In the beginning, all flight attendants were nurses,
nightingales, healers in motion above the earth.
Fear is the body's perception of altitude, flight's necessity.
Later, all they had to be was thin,
with height and weight the pretty margins of safety,
with a name that made them women.
Call button: a stick figure in a neat skirt, stewardess,
air hostess, a signal that we can get what we want easily.
Flight occurs when both lift and thrust have won.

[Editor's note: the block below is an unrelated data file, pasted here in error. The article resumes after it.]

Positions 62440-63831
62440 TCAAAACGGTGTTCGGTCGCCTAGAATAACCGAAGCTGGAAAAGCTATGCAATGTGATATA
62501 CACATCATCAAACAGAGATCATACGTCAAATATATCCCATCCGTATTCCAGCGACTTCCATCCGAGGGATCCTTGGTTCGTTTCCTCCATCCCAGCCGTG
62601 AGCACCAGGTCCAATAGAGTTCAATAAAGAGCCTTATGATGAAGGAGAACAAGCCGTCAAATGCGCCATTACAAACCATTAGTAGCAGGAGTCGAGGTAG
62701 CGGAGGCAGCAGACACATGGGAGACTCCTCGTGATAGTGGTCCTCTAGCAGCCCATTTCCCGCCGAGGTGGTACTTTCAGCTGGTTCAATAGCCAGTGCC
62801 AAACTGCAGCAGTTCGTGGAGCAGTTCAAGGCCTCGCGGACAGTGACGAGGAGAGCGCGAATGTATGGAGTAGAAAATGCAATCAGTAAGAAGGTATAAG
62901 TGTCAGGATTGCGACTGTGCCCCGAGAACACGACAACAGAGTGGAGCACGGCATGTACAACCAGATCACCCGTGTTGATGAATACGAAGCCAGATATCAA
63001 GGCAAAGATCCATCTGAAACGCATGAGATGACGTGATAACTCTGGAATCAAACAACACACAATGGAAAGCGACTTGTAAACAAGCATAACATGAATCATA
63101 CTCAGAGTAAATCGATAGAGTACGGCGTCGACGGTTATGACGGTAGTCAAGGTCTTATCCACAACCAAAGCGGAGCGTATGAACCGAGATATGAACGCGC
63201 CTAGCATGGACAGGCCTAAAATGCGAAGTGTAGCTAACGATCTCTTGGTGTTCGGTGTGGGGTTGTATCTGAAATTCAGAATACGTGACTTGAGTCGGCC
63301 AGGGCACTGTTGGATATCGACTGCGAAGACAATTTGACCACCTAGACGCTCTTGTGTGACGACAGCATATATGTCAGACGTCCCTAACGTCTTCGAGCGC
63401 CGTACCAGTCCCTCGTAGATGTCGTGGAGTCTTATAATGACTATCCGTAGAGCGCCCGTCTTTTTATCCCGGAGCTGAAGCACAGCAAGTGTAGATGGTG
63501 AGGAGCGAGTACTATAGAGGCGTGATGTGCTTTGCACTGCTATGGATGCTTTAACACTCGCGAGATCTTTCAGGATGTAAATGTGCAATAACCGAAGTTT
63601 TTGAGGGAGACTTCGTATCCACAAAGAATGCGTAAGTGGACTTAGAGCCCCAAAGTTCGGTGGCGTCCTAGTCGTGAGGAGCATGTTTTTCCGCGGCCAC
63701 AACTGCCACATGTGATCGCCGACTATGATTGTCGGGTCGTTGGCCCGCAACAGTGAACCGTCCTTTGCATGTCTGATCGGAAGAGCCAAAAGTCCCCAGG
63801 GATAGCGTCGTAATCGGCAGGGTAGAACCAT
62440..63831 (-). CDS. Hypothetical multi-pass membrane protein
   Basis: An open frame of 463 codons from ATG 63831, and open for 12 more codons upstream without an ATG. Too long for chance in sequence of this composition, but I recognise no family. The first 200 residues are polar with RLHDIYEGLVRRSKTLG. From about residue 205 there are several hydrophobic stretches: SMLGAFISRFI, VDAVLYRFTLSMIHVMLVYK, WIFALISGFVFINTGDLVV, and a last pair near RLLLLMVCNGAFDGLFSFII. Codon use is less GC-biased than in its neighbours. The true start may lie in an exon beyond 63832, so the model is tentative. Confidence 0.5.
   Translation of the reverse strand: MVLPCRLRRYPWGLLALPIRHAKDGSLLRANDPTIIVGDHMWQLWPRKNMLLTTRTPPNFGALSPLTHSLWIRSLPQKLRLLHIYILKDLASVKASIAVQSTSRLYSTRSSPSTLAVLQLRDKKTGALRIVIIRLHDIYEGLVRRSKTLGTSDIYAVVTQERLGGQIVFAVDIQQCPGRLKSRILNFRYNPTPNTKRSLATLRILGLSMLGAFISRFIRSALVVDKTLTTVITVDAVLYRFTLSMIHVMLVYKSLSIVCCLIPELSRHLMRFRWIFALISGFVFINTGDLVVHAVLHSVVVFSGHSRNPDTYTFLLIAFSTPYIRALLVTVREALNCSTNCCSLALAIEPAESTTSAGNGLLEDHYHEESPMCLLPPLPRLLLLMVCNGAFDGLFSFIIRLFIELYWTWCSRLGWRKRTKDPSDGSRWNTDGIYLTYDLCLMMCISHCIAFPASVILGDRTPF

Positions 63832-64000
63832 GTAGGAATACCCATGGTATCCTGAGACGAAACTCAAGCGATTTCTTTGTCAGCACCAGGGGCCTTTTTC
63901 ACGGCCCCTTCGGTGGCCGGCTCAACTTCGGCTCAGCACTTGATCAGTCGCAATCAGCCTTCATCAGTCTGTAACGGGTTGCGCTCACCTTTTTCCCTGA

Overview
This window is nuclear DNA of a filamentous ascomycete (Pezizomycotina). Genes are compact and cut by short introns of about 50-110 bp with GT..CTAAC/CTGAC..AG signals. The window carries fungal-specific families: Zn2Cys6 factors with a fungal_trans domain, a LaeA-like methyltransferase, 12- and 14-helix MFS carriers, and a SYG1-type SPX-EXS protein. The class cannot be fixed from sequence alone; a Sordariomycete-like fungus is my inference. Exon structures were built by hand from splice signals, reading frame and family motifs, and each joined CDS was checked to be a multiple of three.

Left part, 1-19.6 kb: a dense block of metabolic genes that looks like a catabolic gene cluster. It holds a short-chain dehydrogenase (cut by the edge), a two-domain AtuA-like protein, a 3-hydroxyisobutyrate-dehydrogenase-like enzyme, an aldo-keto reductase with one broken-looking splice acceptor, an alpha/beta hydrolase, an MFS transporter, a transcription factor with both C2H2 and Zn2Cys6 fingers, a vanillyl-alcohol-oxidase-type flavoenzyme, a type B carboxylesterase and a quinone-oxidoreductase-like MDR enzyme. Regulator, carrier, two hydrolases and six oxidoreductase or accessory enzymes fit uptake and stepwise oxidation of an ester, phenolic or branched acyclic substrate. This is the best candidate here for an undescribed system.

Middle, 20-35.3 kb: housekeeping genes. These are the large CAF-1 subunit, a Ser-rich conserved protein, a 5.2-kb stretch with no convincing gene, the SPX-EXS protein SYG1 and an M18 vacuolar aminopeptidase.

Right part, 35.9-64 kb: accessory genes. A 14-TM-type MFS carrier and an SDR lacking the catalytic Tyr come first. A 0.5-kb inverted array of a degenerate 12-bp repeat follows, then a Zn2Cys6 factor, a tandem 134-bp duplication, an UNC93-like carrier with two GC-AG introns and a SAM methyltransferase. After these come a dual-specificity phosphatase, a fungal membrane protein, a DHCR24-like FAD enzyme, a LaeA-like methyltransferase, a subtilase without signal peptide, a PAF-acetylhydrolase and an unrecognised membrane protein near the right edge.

I want the impossible: to lift off from the ground
with uniformed guides, safe in our metal hull with its wings that cut
the clouds, splitting the air that closes back up,
smooth and thick with the earth's moisture,
as if it had not been cut at all, as if we had never sliced through.
— Anna Leahy
"A History of Air Travel" by Anna Leahy was included in the anthology On the Wing: American Poems of Air and Space, edited by Karen Yelena Olsen (University of Iowa Press, 2005). It originally appeared in the Fall 1995/Winter 1996 issue of Seattle Review. Reprinted with permission of the author.
Home page image: "Wegbereiter Ikarus," print, woodblock on paper, by Wilhelm Geissler, 1966. (Courtesy NASM)